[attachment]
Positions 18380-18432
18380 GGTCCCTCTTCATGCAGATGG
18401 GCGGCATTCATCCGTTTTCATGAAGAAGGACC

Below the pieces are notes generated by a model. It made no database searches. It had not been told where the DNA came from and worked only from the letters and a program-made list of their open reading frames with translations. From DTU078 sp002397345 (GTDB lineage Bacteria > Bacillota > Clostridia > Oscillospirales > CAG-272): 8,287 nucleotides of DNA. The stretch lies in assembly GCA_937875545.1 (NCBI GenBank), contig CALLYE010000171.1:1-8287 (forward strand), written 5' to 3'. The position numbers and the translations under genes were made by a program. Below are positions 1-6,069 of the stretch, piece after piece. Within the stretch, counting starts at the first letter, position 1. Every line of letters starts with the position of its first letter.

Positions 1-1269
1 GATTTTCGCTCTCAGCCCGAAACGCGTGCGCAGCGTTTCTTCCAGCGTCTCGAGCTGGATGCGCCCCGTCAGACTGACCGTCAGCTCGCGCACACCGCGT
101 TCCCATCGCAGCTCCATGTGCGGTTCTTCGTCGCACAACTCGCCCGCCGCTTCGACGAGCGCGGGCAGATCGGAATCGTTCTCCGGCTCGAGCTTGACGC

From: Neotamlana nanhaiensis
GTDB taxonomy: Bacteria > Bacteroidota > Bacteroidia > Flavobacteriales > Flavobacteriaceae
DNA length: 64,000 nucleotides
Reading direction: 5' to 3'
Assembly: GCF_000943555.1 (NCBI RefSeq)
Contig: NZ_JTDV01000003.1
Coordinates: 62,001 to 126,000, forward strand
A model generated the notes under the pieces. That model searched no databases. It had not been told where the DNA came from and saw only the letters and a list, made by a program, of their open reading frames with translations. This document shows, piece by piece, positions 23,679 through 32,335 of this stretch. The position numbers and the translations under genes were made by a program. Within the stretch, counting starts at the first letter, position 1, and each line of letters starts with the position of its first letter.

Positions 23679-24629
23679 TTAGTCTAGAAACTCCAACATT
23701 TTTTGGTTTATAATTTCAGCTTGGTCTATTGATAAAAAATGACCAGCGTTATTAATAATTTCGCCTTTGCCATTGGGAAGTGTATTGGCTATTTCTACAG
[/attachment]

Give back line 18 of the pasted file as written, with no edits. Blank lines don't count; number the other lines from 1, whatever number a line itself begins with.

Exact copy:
23701 TTTTGGTTTATAATTTCAGCTTGGTCTATTGATAAAAAATGACCAGCGTTATTAATAATTTCGCCTTTGCCATTGGGAAGTGTATTGGCTATTTCTACAG